Professor Grigory Ioffe presents at two international forums
Department of Geospatial Science Professor Grigory Ioffe traveled abroad this summer to present and gather more knowledge on a topic of his expertise – the Republic of Belarus.
From May 23-25 and June 4-6, he attended and presented at two international forums in Belarus and Russia. A longtime Radford University faculty member and Moscow native, Ioffe specializes in human geography and has been focusing on Belarus since 2002-03.
The May forum, held in Belarus’ capital of Minsk, was one of great significance, Ioffe explained.
Attendees included several high-level officials, including controversial Republic of Belarus President Alexander Lukashenko – the country’s first and only leader since 1994 - and 350 national security experts from around the world.
A landlocked country in Eastern Europe, Belarus is often “blended with neighboring countries, especially with Russia,” and has struggled to distinguish itself, Ioffe explained. Labeled by many as Europe’s last dictatorship as a result of Lukashenko’s authoritarian style of government, the country of about 9.5 million people has positioned itself as a neutral ground for negotiations. In 2015, the leaders of Russia, Germany, France and Ukraine gathered in Minsk to negotiate measures to alleviate an ongoing war in the Ukraine.
“Since then, Belarus has been working to strengthen its identity and open up to the western world,” Ioffe said.
The May 24 Minsk Dialogue Forum, formally called “Eastern Europe: In search of security for all,” was a culmination of these efforts.
“It was organized by a group of Belarusians who, on one hand, have contacts with the western world and, on the other, have good contacts with the country’s political establishment,” Ioffe said.
Presenters, including Lukashenko, discussed issues pertaining to national and global security, especially United States, Europe, Russia and Belarus relations.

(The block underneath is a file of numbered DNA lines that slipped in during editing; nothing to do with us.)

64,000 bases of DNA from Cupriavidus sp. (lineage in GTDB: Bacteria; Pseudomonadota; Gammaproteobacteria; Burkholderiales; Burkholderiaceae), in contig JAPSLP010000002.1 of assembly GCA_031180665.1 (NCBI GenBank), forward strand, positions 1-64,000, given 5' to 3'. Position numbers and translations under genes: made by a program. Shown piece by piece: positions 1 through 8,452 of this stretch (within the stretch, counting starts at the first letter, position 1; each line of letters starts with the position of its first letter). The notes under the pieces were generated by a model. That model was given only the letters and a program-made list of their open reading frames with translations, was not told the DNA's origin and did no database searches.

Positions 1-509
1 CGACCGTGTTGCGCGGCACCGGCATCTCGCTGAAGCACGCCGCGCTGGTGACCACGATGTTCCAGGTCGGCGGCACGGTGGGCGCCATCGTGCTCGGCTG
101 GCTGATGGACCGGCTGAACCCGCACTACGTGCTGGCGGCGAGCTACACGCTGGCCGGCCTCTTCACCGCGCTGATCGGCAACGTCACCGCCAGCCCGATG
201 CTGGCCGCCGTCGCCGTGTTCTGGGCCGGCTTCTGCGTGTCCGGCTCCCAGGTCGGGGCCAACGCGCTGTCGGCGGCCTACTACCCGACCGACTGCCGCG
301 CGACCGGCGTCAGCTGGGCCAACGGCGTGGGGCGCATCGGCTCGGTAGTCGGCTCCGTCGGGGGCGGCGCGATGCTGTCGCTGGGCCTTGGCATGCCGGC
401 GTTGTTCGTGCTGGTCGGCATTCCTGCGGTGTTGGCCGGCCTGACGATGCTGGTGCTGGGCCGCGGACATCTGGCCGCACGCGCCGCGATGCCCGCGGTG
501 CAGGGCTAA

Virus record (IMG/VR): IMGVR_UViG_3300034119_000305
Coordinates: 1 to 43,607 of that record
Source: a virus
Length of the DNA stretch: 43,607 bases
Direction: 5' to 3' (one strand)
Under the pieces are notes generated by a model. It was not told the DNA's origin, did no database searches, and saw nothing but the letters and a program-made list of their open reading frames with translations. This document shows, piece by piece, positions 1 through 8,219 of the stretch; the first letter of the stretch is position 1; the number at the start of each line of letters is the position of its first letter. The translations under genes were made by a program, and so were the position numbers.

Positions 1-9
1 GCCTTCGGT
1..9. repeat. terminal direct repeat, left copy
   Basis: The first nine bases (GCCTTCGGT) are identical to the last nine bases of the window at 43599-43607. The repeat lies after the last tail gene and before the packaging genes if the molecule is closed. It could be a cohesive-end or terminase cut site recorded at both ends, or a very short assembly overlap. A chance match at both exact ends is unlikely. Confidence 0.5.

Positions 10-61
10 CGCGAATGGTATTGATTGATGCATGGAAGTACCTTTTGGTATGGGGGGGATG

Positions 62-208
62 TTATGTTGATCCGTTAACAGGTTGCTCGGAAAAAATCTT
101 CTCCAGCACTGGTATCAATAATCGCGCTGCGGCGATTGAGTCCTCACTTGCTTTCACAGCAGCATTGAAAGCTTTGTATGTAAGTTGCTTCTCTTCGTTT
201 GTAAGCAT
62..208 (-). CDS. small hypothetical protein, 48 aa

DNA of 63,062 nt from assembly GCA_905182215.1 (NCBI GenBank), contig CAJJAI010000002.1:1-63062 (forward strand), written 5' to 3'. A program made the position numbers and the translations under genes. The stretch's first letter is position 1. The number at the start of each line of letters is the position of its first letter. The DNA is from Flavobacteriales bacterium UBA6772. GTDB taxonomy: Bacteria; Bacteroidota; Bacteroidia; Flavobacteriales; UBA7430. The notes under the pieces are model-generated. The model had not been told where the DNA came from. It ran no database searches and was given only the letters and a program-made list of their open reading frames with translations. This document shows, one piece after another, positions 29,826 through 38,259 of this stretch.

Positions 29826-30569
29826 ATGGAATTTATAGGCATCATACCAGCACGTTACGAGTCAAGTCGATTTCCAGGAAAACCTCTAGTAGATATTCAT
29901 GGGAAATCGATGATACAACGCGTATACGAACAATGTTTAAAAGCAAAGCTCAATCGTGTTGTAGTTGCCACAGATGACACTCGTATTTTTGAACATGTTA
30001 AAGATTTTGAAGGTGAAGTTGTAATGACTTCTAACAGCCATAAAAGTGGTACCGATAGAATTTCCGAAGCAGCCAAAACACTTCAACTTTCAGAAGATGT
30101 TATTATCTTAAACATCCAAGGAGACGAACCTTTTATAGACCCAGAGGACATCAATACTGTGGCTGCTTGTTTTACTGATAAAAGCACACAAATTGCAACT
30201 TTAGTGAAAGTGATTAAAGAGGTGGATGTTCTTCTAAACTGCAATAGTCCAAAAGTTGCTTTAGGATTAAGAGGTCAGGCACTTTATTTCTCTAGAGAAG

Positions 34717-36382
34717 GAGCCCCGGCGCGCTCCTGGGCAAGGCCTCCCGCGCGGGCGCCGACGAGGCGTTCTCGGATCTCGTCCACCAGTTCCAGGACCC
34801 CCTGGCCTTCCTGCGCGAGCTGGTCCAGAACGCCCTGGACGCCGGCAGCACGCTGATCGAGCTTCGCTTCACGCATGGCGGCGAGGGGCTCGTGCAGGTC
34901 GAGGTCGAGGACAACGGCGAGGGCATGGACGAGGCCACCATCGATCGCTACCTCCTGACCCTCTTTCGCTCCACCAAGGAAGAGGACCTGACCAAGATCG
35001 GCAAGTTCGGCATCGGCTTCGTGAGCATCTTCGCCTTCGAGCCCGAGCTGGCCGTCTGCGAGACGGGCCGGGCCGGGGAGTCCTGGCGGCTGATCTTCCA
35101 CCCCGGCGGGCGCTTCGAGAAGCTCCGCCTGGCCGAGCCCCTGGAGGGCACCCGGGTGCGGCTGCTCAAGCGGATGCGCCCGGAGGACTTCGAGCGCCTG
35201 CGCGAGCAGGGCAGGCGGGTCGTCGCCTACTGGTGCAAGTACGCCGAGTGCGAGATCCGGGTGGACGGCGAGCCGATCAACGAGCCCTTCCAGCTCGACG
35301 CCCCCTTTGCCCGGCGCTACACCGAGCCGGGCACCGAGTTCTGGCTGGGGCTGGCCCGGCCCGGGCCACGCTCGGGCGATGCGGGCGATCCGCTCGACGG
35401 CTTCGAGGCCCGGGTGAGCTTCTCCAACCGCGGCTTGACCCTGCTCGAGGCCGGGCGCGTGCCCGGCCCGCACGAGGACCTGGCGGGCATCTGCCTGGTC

In an article Ioffe authored for the Eurasian Daily Monitor, the flagship publication of the Washington-based Jamestown Foundation, he discussed “mutually confrontational” statements that led to some “heated” and “soothing” arguments at the Minsk Dialogue forum.
“Among other things, [President] Lukashenko talked about the danger of ‘mutated challenges’ to the system of international security in Europe and globally,” Ioffe wrote in the Jamestown article, titled ‘Successful International Security Gathering in Belarus Brings Together East and West.’ “Those challenges imply cyber methods of information wars. At one point, he [Lukashenko] referred to Russia as Belarus’s ally and mentioned the enlargement of the North Atlantic Treaty Organization (NATO) as a factor that led to the current tension in Europe. However, he also suggested that Belarus is ‘neither with Russia against Europe, nor with Europe against Russia.’”
Ioffe called the forum “a political opening” and an “unprecedented event” for the Republic of Belarus.
In Moscow, Ioffe attended the International Geographic Union Thematic conference dedicated to the centennial of the Institute of Geography of Russian Academy of Sciences. Ioffe worked at the Institute from 1980-89. There, he presented on Belarus, comparing the Republic to its neighboring country of Ukraine.
Ioffe has worked at Radford University for 28 years. His teaching and research specialty is broadly-defined human geography. Within this discipline, he has conducted research in the areas of population geography, geography of agriculture, geopolitics and national identity. His research has focused on East European settings and on processes with pronounced spatial dimension, typical for post-Communist countries.
Ioffe has authored and co-authored nine academic books, as well as dozens of peer-reviewed articles. Many of his essays about Belarus can be found on The Jamestown Foundation website.